Watching how one of my children has come to sometimes live almost as much in a virtual world as in the real one, I have to contemplate where our communications infrastructure and systems might be in twenty years or more. My other two children concern me more because they are not staying in touch with the world of the internet, and it is something I find increasingly useful in both my job and personal life. As I hunt for a new job on-line, I worry that they will be less well-equipped for life in the future.
My son is the total internet kid (or was – he’s 21 now). I have watched this young man spend hours absorbed in the internet, headphones on, eyes glued to his computer screen, talking or shouting periodically into his microphone, hands on mouse and keyboard and clicking – sometimes frantically. For him, his world on-line consists mostly of gaming, and I am proud that he has lead his team to a top ten ranking nationally in several seasons of play. His teammates are spread across several Midwestern states, and only see each other in person when they compete at a local tournament. Such tournaments are important because the network that is set up is usually contained within one building, keeping network delays to an absolute minimum. Tournaments played across the country or world cause players to cope with much longer delays, and sometimes network outages, which make play more difficult and problematic. On occasion a player has suddenly frozen on the screen, oscillating in mid-air, as his connection has suddenly “lagged”, and usually he is immediately picked off by the opposing players. My son recruits new players for his team on-line, organizes his team, and develops strategies and tactics on-line in collaboration with his teammates. He also buys computer equipment and other things, sells things he doesn’t need, and listens to downloaded music. His television is the only entertainment he doesn’t get through his computer. (Needless to say, I frequently urge him to get out of his apartment and get face-to-face with people.)
I wonder, though … will people decades from now spend much more time in the virtual world? Certainly a lot of what I do in the project management game at a major corporation could be done on-line, though I wouldn’t want to try. I still get much better results, better and more current information, and lots of nuances and subtleties that I would not get over a virtual connection. Will technology overcome those problems? Cutting down on travel and all the energy use and resource consumption that goes with it, would be a definite move towards sustainability.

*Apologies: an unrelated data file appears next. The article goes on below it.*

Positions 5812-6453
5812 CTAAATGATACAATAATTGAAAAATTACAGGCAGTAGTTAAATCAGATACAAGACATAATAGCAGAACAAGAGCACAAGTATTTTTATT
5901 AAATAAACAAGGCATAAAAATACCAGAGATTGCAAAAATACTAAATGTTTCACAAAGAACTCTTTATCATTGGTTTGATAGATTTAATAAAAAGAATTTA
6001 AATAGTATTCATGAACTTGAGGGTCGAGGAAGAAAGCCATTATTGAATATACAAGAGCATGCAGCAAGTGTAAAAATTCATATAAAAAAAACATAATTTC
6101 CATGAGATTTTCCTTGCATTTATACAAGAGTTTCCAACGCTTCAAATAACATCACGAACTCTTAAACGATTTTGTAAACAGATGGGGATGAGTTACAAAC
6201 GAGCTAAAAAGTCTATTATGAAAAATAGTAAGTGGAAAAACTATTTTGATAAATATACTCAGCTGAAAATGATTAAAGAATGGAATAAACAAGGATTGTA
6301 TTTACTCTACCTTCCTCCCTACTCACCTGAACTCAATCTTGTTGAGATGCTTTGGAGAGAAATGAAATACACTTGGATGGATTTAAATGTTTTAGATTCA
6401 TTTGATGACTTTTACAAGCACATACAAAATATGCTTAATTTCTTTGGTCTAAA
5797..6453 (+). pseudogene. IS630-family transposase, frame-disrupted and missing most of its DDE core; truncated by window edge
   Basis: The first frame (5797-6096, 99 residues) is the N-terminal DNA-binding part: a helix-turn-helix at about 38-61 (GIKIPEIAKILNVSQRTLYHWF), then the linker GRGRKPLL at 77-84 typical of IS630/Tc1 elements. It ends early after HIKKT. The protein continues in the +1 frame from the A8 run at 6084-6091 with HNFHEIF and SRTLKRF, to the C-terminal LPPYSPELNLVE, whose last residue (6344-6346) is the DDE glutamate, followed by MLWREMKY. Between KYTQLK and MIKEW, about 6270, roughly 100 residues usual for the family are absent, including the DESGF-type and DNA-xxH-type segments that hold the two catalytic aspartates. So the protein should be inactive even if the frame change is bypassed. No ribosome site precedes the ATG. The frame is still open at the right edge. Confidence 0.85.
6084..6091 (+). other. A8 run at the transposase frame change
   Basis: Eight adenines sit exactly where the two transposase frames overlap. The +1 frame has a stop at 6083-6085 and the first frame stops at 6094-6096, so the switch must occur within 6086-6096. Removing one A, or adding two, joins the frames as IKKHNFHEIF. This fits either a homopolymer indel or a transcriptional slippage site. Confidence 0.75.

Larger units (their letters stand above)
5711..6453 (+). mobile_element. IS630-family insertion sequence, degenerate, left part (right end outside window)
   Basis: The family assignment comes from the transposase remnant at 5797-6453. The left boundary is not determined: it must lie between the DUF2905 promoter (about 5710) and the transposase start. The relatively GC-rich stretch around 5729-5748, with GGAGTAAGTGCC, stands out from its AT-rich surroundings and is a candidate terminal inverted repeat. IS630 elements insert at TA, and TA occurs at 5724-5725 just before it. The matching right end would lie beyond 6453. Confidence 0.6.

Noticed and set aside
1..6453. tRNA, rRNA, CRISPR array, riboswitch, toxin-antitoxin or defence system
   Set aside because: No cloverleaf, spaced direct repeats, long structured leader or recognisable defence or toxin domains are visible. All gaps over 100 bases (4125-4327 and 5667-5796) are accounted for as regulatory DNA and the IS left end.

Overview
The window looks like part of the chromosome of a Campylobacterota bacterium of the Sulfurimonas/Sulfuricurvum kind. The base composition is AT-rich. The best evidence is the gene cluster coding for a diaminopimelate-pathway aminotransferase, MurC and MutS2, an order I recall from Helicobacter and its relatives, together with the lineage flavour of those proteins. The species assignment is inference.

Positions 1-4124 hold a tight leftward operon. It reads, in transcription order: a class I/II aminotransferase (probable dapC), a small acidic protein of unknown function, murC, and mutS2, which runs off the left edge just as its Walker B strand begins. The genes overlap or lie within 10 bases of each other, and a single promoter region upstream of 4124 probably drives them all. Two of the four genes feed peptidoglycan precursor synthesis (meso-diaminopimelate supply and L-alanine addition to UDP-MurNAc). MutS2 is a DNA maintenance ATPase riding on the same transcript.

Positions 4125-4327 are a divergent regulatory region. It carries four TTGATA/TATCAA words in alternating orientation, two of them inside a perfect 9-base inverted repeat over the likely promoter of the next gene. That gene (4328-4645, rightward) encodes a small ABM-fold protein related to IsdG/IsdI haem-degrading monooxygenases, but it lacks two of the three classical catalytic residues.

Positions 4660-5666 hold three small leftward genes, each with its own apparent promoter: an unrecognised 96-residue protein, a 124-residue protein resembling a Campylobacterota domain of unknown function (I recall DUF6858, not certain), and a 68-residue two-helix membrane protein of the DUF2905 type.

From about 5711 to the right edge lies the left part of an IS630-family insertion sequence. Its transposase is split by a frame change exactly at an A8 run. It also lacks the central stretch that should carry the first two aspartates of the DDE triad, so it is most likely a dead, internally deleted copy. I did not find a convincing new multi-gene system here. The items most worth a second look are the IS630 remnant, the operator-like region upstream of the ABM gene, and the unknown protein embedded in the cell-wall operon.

I can foresee, possibly within a decade, having laptops with wireless earphones, microphones, and possibly glasses for 3D viewing. Will the computing hardware be smaller than the wireless internet antenna? Will an ipod-sized device in one’s pocket plus the human interface hardware do it all, run for a week on a recharge, and fit in a small belt pack? Will it be powered by a tiny fuel cell, so you just need to feed it a bit of your food, a thimble full of beer, for example, once a week to keep it going? It sounds good to me right now, as I am far past tired of driving 35 miles to work and back each day on ever-more crowded freeways.
Will keyboards go away as increasingly sophisticated voice recognition hardware becomes available? I don’t want to have to talk all the time, though. Perhaps the neural interface will come soon, and a tiny patch somewhere on my body, plus some training (easier for those who get this appliance in early childhood), will allow silent data entry.
Similarly, will the sensory input come to us through a neural connection, another patch on our necks or heads? That idea certainly brings up a lot of issues. Will ever-more sophisticated malware be able to read one’s mind or log one’s data going out and coming in? It will certainly become harder to self-sensor what one says under such circumstances, that is, a slip of the mind might occur even more easily than a slip of the tongue. And what about privacy issues?
Given that some people won’t want to take on such potentially troublesome connections to the internet, will that necessitate that they become part of the lowest class, those who don’t or won’t have personal communications tools common to everyone else? Will the haves and have-nots become ever more divided?
Perhaps, as transportation becomes ever more expensive, companies will be forced to move to virtual workspaces. This alone could drive the kind of scenario I just described. Will highway traffic in twenty years be cut in half by a burgeoning virtual economy? The reduction in transportation cost would be a benefit to the workers, who now pay quite a bit for cars, fuel, maintenance, and air travel. The reduction in pollution, energy consumption, and resource depletion could actually buy time for the planetary ecology to re-stabilize in a sustainable form. The potential is there, and the direction already seems set as far as a small percentage of productive work already being done from home in the developed countries.
Perhaps a more “virtual” economy is a more virtuous economy.
I welcome your comments. There is much more to be thought of, planned, and done.